Kamloops Innovation Centre is currently home to 16 technology companies and has space for about four or five more. The combined monthly payroll of companies engaged in centre programs is $1.1 million, Smith said, or $13.2 million per year.
The second phase of Arpa’s project would include an 85-room hotel at the corner of Tranquille and Clapperton, across the street from The Station and kitty-corner to Leon John’s deli.
Knaak said there is “tremendous” demand.
“You think about Mac Park,” he said. “It’s a year-round driver for tourism and this is an area of town that could use some hotel space. As soon as we started mentioning that, there were a lineup of people saying, ‘You build that hotel, we’ll buy it.’”
Knocking down the current Kamloops Innovation Centre would come last, paving way for a 35-unit, three-storey residential building similar to The Station, with commercial space below. Knaak said all of the commercial space at The Station is spoken for and 41 of 47 residential units have sold, including micro-suites.
North Shore Business Improvement Association executive director Jeremy Heighton said the North Shore has experienced challenges, but he sees the area changing in the next five years.
“You will see a buildout, I suspect, in the hundreds of thousands of square feet commercially and in the thousands of units residentially, just along this corridor,” he said. “When those things happen, that infill creates the conditions for Josh, developers, KIC, hotels, restaurants all to flourish.”
Heighton said he wants to recreate vibrancy dating back to the 1980s.
“Some of the fun, some of the festivities, some of the arts,” he said. “What we’re looking at is sort of that Gastown, Commercial Drive — really fun, funky and eclectic feel for the entire corridor.”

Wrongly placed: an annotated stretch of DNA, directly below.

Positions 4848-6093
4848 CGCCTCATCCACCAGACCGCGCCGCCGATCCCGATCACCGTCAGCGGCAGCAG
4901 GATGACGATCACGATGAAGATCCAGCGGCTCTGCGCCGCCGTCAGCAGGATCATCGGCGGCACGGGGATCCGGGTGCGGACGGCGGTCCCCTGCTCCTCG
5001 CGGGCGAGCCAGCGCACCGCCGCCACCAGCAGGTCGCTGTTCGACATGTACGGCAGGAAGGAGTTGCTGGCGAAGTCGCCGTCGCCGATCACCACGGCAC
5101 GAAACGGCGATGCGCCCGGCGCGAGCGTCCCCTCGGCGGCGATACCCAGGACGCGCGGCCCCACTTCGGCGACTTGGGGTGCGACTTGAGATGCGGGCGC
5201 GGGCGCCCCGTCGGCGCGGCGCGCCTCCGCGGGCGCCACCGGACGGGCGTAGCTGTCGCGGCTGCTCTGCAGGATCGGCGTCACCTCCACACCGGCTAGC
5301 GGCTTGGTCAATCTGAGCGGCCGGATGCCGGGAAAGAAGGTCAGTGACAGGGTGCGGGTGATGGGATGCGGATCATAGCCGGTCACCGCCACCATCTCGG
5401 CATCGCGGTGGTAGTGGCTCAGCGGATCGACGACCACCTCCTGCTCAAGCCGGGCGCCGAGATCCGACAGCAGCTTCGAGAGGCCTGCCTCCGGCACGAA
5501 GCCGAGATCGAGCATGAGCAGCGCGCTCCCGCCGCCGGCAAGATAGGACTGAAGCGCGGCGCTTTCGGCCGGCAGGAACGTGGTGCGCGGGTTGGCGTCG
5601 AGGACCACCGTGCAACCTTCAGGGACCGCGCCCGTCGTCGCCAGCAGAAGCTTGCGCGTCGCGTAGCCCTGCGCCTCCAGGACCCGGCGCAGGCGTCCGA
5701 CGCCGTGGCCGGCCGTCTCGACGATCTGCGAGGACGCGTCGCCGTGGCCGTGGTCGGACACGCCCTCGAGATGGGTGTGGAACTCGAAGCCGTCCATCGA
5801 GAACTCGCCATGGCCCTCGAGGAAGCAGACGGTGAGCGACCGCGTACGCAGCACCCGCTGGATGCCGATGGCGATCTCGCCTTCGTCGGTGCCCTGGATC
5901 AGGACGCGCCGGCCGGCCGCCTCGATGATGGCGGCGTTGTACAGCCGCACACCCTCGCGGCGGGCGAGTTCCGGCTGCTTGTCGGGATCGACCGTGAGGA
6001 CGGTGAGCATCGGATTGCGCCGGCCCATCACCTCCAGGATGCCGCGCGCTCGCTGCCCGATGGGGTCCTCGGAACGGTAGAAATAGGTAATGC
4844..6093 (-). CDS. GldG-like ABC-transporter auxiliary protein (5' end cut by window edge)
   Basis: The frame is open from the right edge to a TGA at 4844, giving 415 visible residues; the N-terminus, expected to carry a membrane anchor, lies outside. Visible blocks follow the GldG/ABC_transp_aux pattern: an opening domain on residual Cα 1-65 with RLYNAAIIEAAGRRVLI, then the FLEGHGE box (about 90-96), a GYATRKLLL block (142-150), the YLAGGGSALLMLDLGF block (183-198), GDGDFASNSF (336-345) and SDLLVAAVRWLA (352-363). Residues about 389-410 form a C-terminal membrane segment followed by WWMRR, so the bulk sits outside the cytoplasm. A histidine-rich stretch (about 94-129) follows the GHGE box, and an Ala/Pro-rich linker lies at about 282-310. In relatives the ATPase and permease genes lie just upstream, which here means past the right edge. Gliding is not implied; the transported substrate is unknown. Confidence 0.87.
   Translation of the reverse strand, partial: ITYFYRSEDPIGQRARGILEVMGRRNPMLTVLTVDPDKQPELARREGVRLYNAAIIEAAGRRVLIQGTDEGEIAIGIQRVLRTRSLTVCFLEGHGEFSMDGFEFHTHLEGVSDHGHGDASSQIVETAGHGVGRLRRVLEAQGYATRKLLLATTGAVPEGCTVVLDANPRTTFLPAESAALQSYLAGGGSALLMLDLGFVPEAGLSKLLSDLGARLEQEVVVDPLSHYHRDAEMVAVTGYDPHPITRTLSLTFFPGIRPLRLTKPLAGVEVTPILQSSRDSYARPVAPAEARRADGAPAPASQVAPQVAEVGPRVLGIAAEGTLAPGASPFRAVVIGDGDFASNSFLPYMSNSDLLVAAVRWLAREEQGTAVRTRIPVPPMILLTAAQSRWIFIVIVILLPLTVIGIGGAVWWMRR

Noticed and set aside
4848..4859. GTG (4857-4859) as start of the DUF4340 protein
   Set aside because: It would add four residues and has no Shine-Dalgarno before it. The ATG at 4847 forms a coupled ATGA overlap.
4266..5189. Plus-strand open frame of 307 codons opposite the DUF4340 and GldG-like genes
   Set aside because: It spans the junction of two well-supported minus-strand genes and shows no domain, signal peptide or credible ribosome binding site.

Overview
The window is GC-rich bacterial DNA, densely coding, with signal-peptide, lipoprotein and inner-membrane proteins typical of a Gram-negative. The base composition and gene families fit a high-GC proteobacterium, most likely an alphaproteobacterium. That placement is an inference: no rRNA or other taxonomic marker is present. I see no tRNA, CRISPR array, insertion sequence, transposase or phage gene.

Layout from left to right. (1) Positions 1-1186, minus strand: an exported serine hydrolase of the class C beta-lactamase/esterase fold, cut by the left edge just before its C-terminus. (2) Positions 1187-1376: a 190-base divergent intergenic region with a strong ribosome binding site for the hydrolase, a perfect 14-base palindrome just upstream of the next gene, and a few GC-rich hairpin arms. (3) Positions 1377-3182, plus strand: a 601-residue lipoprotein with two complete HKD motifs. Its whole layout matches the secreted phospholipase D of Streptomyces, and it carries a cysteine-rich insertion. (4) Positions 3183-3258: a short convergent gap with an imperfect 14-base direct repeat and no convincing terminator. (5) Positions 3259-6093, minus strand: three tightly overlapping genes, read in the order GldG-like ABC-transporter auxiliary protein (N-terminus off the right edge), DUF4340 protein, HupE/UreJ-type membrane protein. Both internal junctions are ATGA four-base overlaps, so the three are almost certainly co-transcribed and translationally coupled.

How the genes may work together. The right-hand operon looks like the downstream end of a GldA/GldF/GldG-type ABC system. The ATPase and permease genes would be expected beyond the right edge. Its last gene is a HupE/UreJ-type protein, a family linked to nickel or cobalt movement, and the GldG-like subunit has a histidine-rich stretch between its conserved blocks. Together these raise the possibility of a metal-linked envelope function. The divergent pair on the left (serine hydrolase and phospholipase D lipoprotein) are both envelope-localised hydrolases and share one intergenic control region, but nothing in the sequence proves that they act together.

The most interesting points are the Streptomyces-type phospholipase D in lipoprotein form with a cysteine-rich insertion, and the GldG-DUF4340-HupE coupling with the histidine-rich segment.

Arpa Investments seems to be going all in on that concept, also closing on the Overlander Press building on Tranquille, where Red Beard Cafe expects to expand with a takeout coffee shop that could be used as event space in the evenings.
Knaak has so far invested about $16 million in the area.
He moved to Kamloops in 2009, when he transferred to the city with Canadian Western Bank. The next job would have moved him, so he decided to go out on his own because he appreciated the lifestyle and community of Kamloops.
Asked what he sees in North Kamloops, Knaak said: “We’re seeing investment and participation from lots of different parties. We’re seeing it from the city. The city has said, ‘We need to invest in this North Shore corridor. We need to upgrade the roads. We need to upgrade the pedestrian sidewalks.’
“Again, a lot of this has been driven by the North Shore BIA. We need to improve the streetscape. Let’s deal with the trees. Let’s sink some money into here because they’re seeing developers invest here, as well. The other thing is just the market. I’m an ex-banker and so I financed a lot of construction projects. To see a project where you’ve got six units left at this stage of construction is great. Obviously, the market’s very hot right now. But it’s product people want to see in places where they want to live.”